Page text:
8/19/17

Time-Life's MODERN ROCK series (1999-2002) Part 6

This seems as good a time as any to give credit where credit is due so I'd like to start off by thanking my lovely wife for generously allowing me to buy these back in 1999, 2000 and 2001. The invoice that came with each shipment was not always paid on time but to their credit, Time-Life gave me the benefit of the doubt and simply mailed the next volume and a bill for twice as much. All the images used throughout this series of posts were either borrowed from Allmusic.com (which has really beefed up their cover art library over the past year or so), scanned from my collection and/or manipulated using BeFunky's free Collage Maker. Lastly, thanks to all our loyal viewers of The Hideaway for sticking with us through the recent lack of posts. We should have probably mentioned this earlier but if you've missed any of the previous posts in this series, just click HERE.
Chris Nelson gets his second gig writing liner notes in the series and let us get this right out of the way so we don't have to mention it again: Warner Special Products produced and manufactured all three volumes of Time-Life's Modern Rock collection that we will be reviewing here today. Maybe I shouldn't look at the booklet or the back of the CD case until I actually start listening to the disc. What do you guys do? Read along as you listen or study all the materials before listening? Maybe you have a disinterested third party such as a trained monkey or a child with trusted dexterity put the disc in the tray and then hide the case until after you've heard the whole thing at which point they remove the disc from the player and place it back in the CD case before handing it back to you. I'm just spit-balling here. I'll confess to loving a dozen of the tracks on Modern Rock: The Mid '90s. As for the remaining dozen, I like four of the songs but would probably skip the other eight the next time I listen. Essentially, I could massage the tracklisting into a great "one disc" listen and wind up with a strong 5 but taking into account all the songs presented here what we have here is a weak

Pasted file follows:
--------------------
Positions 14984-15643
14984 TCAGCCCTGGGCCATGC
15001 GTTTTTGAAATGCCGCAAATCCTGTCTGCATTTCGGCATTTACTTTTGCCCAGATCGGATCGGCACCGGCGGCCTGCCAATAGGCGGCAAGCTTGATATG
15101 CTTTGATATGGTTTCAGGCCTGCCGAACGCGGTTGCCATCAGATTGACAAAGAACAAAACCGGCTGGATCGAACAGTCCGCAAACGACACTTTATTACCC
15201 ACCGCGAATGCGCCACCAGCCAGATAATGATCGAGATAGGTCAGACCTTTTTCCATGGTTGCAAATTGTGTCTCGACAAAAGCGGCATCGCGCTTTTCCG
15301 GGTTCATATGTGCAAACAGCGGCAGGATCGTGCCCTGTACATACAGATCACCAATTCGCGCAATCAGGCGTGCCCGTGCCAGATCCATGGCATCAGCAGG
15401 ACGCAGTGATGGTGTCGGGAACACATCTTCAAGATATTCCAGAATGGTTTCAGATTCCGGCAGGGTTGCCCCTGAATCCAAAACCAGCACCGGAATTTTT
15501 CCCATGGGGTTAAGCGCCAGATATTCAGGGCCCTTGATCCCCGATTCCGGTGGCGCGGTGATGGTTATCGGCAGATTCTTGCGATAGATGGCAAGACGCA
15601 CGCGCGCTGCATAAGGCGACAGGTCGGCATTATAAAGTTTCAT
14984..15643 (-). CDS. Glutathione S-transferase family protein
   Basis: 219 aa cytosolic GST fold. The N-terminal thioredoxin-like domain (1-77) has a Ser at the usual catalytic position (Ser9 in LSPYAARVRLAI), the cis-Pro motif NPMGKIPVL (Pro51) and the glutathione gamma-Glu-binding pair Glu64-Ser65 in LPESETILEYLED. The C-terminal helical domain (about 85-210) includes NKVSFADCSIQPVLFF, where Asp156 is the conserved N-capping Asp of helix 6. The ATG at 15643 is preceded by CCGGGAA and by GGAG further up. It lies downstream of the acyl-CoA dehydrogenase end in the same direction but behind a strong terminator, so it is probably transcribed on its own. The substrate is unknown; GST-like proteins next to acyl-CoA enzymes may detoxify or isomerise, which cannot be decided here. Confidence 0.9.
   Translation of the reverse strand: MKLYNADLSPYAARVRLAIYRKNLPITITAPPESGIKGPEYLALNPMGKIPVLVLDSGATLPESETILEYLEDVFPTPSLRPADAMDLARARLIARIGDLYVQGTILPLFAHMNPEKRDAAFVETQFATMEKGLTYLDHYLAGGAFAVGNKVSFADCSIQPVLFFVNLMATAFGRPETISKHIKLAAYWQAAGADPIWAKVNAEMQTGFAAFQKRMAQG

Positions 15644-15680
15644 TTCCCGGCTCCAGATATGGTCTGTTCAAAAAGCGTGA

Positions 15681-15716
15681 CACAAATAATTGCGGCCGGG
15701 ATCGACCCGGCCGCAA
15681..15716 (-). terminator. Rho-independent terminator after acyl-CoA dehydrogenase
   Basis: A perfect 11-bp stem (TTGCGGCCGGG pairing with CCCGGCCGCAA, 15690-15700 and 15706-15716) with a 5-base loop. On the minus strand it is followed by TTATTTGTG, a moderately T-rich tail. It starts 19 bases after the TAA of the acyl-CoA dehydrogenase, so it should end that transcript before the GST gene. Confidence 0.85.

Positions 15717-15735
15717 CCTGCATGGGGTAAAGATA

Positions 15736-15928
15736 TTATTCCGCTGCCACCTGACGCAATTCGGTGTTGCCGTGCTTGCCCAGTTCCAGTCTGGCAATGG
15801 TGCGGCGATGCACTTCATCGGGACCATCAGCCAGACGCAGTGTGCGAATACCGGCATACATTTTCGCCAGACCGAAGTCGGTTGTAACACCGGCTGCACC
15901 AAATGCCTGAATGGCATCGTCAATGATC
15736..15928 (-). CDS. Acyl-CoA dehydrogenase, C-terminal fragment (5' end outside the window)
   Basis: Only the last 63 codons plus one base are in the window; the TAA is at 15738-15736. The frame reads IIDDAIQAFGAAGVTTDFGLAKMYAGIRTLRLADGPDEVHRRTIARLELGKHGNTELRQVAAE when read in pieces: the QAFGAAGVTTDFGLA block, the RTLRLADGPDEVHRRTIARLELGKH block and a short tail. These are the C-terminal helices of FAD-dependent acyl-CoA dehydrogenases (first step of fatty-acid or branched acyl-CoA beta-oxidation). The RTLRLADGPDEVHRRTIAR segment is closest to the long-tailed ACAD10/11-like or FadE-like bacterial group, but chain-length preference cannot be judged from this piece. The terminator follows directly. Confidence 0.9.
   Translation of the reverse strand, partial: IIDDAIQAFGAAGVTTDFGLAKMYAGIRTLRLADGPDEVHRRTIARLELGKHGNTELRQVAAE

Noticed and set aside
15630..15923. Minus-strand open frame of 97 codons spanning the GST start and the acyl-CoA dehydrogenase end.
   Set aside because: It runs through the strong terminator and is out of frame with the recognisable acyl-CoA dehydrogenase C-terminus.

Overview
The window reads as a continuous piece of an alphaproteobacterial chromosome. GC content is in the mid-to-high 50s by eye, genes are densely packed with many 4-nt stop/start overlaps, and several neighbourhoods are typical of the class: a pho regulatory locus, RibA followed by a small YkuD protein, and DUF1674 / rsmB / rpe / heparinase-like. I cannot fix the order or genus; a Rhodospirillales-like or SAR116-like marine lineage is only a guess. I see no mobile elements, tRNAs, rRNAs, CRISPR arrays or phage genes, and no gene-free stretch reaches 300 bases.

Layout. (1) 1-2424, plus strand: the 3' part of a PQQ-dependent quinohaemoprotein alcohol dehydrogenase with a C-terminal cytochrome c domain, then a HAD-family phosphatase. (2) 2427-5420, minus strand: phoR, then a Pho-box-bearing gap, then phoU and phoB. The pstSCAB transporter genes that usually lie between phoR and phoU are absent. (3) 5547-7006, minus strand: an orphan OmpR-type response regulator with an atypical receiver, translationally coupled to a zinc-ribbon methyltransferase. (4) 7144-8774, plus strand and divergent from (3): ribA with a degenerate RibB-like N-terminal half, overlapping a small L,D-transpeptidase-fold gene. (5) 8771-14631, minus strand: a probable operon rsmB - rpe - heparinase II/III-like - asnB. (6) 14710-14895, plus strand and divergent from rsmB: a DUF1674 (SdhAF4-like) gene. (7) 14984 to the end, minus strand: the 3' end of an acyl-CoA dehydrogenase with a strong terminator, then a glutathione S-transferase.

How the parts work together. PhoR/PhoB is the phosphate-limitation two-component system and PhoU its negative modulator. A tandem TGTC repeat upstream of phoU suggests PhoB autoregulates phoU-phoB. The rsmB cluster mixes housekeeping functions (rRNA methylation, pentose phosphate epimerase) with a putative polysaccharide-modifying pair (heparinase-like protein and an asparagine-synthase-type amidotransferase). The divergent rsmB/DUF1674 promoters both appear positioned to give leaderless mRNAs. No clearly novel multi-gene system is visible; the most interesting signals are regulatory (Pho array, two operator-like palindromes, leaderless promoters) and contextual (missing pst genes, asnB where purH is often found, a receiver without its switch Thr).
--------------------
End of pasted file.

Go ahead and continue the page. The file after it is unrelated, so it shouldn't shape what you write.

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For Modern Rock: Lost Hits of the '70s, the first album in the series to bear a 2002 copyright date, Sue Cummings was brought in for liner notes duty. Like the previous album, it turns out I really am into exactly half of the songs on Modern Rock: Lost Hits of the '70s and, not only that, it works out that I actually love half the songs on each disc. I'll take the halving even further and name my top three favorite songs on this album:
  • Elvis Costello's "Watching The Detectives" starts off with a distorted(?) drum flourish which I find infinitely appealing and then just keeps getting better as it lopes along from there until the end of the song nearly four minutes later. Produced by Nick Lowe, the single features the rhythm section from Graham Parker's band, The Rumour, backing Costello. Should I ever acquire an actual jukebox that plays 45s, the U.S. single of "Watching The Detectives" (my second favorite song from Costello) on Columbia with "Alison" (my favorite Costello song) as the B-side will be one of the first singles I'll place in it and play;